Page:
725 Wisconsin Ave.
An 1890's Catholic church with 58 original paintings on the walls and ceiling by Brother Joseph Carignano, plus a log home—which was the original Sisters' residence—a museum and a gift shop with mission and American Indian artifacts.
300 Bear Track Ave.
Downtown Livingston's first and only hotel, featuring modern amenities and décor that nods to its Old West beginnings.
201 W. Park St.
A museum preserving the rich history, art and culture of Stillwater County and the Beartooths with exhibits such as a general store, a soldier’s uniform and his dogsled, and a replica of a pioneer kitchen complete with a cast iron stove.
440 E. Fifth Ave. N.
A Smithsonian affiliate museum home to the largest collection of dinosaur fossils in North America. Rotating exhibits combine history, science, art, nature and more. The museum includes a planetarium, Children’s Discovery Center and living-history farm.
600 W. Kagy Blvd.
A museum dedicated to telling the story of travel to and through Yellowstone National Park with exhibits on stagecoaches, roads, trains, cars and buses, airplanes and winter travel.
104 Yellowstone Ave.
A hiking trail, Natural Bridge Falls waterfall, high stone cliffs and a natural sandstone arch with informational signs and a picnic area.
25 miles south of Big Timber on U.S. Highway 298
A legendary, historic hotel in the heart of downtown Red Lodge that has seen the likes of William Jennings Bryan, copper kings William and Marcus Daly, Buffalo Bill Cody and Calamity Jane.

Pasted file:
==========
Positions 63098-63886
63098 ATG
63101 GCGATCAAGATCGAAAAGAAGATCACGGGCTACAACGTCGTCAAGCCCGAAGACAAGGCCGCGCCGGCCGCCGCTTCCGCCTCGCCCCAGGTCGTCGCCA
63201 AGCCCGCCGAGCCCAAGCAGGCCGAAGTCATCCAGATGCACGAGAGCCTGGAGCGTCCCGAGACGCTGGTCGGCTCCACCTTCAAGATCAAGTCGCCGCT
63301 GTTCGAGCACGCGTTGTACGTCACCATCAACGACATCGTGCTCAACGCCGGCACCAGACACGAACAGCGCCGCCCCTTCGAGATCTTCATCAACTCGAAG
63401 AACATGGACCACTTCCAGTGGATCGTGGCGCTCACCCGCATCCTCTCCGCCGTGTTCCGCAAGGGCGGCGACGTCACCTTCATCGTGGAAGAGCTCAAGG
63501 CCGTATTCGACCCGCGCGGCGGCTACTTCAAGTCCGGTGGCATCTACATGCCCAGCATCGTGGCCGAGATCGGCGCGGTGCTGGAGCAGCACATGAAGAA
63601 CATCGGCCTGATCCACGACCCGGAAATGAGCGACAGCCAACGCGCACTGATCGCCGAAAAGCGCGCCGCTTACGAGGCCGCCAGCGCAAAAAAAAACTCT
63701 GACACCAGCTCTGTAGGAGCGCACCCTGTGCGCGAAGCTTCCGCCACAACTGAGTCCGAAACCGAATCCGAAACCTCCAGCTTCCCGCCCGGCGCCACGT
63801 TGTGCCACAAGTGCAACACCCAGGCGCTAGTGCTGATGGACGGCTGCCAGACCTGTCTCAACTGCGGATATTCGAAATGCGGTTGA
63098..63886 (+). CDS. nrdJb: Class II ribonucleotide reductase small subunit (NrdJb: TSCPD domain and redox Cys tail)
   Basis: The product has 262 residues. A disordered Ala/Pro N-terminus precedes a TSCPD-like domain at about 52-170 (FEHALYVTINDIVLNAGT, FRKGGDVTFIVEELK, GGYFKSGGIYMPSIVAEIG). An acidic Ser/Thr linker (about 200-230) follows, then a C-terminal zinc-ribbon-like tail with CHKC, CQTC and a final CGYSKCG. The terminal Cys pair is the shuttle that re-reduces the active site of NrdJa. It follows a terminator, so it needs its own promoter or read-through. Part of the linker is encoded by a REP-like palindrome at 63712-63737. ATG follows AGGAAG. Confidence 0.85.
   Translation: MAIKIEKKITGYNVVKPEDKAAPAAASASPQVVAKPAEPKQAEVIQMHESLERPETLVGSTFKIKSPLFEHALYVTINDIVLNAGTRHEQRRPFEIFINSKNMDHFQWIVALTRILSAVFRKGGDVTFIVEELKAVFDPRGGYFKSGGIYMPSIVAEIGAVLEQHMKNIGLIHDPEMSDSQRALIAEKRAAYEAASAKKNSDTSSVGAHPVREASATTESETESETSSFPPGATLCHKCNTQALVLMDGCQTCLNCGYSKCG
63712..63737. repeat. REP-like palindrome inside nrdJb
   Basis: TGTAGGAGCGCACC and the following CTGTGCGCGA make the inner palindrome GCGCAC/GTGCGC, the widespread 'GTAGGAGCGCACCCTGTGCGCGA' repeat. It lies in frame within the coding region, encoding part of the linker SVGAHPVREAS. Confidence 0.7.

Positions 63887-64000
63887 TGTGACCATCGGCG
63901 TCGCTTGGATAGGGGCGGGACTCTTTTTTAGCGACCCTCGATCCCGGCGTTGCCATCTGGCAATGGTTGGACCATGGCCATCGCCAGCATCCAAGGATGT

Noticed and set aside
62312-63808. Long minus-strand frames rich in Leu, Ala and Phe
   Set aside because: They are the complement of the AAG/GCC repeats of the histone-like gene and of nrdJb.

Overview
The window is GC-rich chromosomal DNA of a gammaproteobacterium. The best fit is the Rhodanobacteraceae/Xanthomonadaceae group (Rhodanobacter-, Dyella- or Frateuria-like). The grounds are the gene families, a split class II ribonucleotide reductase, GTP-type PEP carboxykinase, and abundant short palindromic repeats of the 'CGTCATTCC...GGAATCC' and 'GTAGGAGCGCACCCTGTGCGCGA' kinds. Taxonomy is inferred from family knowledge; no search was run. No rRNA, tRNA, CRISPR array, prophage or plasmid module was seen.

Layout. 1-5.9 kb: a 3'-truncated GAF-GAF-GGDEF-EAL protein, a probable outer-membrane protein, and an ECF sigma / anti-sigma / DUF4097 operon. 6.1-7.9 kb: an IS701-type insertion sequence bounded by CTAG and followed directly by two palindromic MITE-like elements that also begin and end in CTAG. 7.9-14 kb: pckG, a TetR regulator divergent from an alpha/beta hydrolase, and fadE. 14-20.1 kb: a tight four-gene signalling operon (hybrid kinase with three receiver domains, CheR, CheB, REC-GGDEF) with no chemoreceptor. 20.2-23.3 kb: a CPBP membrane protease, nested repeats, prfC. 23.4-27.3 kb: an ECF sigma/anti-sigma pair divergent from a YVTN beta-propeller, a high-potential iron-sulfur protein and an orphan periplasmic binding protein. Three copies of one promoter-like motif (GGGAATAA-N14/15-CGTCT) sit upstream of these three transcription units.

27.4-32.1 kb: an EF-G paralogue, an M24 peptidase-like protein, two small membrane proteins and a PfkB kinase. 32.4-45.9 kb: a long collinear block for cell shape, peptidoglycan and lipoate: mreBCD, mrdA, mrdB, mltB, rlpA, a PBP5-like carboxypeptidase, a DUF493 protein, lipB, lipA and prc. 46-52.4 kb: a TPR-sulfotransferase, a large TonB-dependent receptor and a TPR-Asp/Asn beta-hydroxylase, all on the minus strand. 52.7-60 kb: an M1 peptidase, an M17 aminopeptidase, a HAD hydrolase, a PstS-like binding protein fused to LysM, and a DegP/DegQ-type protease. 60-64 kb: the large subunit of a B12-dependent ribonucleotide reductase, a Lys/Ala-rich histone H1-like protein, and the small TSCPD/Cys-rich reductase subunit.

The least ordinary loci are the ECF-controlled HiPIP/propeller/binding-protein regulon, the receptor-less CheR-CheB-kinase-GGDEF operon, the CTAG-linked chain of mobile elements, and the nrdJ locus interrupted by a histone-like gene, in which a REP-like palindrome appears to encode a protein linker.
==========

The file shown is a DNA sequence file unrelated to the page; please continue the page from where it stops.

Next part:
2 Broadway Ave. N.
The iconic, triumphal arch at the north entrance to Yellowstone National Park in Gardiner.
2819 U.S. Highway 89
A Historic Hotels of America destination with rich history and modern amenities—originally built as a rest stop for passengers and train crews—located at the headwaters of the Missouri River where Sacajawea was reunited with her brother and brokered safe passage for explorers.
5 N. Main St.
Before you set out on your Montana museum tour, be sure to map out your trip and plan ahead. Some museums in the region are open seasonally and have limited hours, and a few are only open by appointment. Plan your time by getting a feel in advance for how long a self-guided or guided tour of each museum might be, and research ahead for fees—some museums offer free admission, others charge a fee, while others encourage a donation.
Check each region for more information:
Another great resource for history tour planning, the Montana Historical Society documents all the buildings in Montana that have been placed on the National Register of Historic places.
Lodging is part of the adventure, and Montana's western hospitality is second to none. From authentic guest ranches and mountain resorts to quaint bed-and-breakfasts and historic downtown hotels, there’s a stay that sums up your idyllic Montana getaway.
Montana is well-versed in the art of food and drink. Our top-notch culinary scene is on display throughout the region, where local chefs dish up creative genius no matter your taste. Our drinks are spot on, too, with breweries, distilleries, wineries and cideries crafting up works of fine art. You'll also find a number of historic, western bars in the region, brimming with authentic Montana character.